Bond comes full circle (spoiler notice)
“We can’t keep working in the shadows,” says MI6 chairman Gareth Mallory to M, “there are no more shadows.” But he’s proved wrong by her, by circumstance, by reality. Now more than ever the world needs secret agents like Bond. A man unafraid to pull the trigger on enemies without allegiance, without a flag. Skyfall is an affidavit to that effect, and so much more.
After 2008’s Quantum of Solace and studio MGM’s financial ruin, the future of Bond was uncertain. Casino Royale had been an artistically successful reboot, but now the wellspring seemed dried up all too soon. With no money to produce even their tentpole franchise and the vice of formula rearing its ugly head again, Bond appeared dead in the water. Fortunately, MGM was resurrected and Skyfall resumed production. It appears the longer gestation period did the film a lot of good, allowing both its story and its visual language to mature into something special.
The plot is unusually simple, but doesn’t feel that way because of how expertly its details are drip-fed to the viewer. Skyfall starts in medias res, with the theft of a list of undercover agents. When Bond fails to retrieve it and is accidentally shot by his partner, he is assumed KIA. In fact, he recovers on a beach, but in a morose state. Upon learning that MI6 has been the victim of a terrorist attack, he returns to duty – more wreck than warrior.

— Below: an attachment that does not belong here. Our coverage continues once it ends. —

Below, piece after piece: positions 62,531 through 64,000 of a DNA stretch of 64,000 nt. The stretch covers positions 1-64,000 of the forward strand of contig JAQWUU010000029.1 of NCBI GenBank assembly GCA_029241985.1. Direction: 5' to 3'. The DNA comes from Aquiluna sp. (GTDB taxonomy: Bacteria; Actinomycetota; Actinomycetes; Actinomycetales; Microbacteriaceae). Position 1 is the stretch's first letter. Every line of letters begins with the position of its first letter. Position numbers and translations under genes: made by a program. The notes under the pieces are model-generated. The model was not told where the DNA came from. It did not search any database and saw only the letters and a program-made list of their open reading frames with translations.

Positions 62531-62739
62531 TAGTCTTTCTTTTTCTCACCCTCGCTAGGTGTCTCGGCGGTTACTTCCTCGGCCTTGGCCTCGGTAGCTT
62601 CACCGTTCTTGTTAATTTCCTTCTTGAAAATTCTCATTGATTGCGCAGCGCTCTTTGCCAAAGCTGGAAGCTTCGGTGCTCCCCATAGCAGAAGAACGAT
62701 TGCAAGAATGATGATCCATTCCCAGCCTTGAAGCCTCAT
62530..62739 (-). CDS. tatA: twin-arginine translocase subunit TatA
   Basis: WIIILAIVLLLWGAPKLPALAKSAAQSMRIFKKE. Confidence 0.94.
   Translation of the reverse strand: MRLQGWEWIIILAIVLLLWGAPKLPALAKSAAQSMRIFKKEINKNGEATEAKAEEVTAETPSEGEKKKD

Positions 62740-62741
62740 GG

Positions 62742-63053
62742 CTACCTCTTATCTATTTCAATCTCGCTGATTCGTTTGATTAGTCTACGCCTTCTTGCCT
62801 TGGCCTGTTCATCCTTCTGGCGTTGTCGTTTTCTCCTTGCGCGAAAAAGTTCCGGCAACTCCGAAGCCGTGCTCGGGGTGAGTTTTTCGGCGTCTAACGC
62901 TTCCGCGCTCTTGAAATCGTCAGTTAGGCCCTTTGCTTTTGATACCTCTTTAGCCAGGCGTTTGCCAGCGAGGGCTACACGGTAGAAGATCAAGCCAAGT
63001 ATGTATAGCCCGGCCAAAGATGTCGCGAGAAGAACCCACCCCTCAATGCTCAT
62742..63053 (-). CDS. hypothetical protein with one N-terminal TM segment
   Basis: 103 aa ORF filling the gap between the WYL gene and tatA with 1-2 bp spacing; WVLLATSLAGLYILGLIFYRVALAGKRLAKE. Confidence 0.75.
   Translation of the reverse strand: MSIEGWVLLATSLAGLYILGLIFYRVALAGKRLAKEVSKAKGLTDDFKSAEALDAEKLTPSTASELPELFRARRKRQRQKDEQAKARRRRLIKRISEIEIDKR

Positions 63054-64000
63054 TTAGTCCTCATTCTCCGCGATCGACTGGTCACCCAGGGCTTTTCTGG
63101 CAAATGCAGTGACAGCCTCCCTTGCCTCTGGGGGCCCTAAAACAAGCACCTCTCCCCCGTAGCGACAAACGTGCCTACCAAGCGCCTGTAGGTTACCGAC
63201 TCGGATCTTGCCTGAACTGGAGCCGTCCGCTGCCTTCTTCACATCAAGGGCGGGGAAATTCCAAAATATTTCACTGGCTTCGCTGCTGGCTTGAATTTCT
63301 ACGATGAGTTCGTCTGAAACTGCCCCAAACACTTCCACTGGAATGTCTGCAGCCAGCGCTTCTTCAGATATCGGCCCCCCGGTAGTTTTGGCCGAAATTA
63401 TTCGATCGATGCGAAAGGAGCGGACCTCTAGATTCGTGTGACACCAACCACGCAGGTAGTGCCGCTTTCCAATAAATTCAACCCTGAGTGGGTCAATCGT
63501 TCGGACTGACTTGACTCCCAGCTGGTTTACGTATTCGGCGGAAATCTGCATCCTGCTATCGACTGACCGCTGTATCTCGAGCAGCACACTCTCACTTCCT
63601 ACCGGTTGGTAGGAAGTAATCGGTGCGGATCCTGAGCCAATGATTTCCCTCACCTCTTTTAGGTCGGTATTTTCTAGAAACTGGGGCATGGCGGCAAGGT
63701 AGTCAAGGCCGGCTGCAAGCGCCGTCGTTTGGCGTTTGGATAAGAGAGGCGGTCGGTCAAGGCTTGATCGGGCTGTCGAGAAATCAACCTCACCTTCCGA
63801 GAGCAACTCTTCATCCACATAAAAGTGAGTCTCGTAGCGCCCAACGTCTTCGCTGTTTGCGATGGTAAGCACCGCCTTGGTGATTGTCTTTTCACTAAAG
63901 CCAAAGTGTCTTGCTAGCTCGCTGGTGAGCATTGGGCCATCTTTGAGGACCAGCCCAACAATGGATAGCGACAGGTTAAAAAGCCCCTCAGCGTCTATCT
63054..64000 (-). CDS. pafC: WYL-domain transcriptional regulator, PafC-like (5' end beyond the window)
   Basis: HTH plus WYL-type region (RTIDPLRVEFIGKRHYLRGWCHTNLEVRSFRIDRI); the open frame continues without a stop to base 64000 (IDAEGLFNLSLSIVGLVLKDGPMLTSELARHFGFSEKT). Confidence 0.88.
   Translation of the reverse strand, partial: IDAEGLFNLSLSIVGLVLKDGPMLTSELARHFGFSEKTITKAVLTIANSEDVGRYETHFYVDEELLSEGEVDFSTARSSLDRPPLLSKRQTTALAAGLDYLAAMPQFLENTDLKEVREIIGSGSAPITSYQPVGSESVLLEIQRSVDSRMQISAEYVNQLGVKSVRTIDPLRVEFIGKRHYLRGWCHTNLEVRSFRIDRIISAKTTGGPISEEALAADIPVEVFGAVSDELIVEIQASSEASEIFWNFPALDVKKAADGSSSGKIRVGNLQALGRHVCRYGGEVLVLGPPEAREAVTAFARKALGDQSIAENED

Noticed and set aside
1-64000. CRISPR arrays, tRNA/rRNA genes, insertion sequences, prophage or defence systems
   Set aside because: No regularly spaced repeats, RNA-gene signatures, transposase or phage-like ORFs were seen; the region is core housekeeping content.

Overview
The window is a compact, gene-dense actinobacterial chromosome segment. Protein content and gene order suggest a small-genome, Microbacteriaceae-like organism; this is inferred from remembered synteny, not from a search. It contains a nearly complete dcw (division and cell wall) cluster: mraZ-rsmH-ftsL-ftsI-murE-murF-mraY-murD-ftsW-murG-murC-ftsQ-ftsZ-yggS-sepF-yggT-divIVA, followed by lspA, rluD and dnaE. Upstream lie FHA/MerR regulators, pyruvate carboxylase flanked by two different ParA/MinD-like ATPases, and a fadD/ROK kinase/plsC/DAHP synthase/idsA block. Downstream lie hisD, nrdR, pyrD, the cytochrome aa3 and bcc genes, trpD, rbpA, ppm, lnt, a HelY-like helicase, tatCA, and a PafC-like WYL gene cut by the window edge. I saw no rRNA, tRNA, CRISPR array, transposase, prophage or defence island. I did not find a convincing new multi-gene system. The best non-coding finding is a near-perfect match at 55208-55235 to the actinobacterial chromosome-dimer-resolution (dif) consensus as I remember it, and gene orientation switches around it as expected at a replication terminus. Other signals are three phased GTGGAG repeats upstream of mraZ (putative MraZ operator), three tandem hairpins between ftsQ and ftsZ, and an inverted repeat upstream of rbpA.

Bond tracks the unknown assailants by going after the stolen list and eventually discovers the man behind it is an ex-operative named Silva. He once worked for M, but things didn’t go well between them and she allowed him to be captured. It was a strategic decision. The list turns out to be a ploy by Silva to get into MI6 and enact vengeance on M. Now the hunters have become the hunted and Bond takes M to the safety of his parental home in Scotland: Skyfall. The face-off between the two agents, both hurt by their assignments, is brutal, shocking and personal. M dies. Bond is galvanized. The story that began with 007 dying ends with him being born.
This is a spy thriller in every way. It’s dark, mysterious and doesn’t surrender its secrets easily. We don’t learn the villain’s identity or his plans until the second half. Until that time the suspense ramps up. Letting all the tricks out of the bag at once ruined Tomorrow Never Dies, which irresponsibly explained the plot in the first five minutes. Not Skyfall. It knows that you can keep the audience guessing for a long time and come out the better film. That takes courage, and Skyfall is full of it.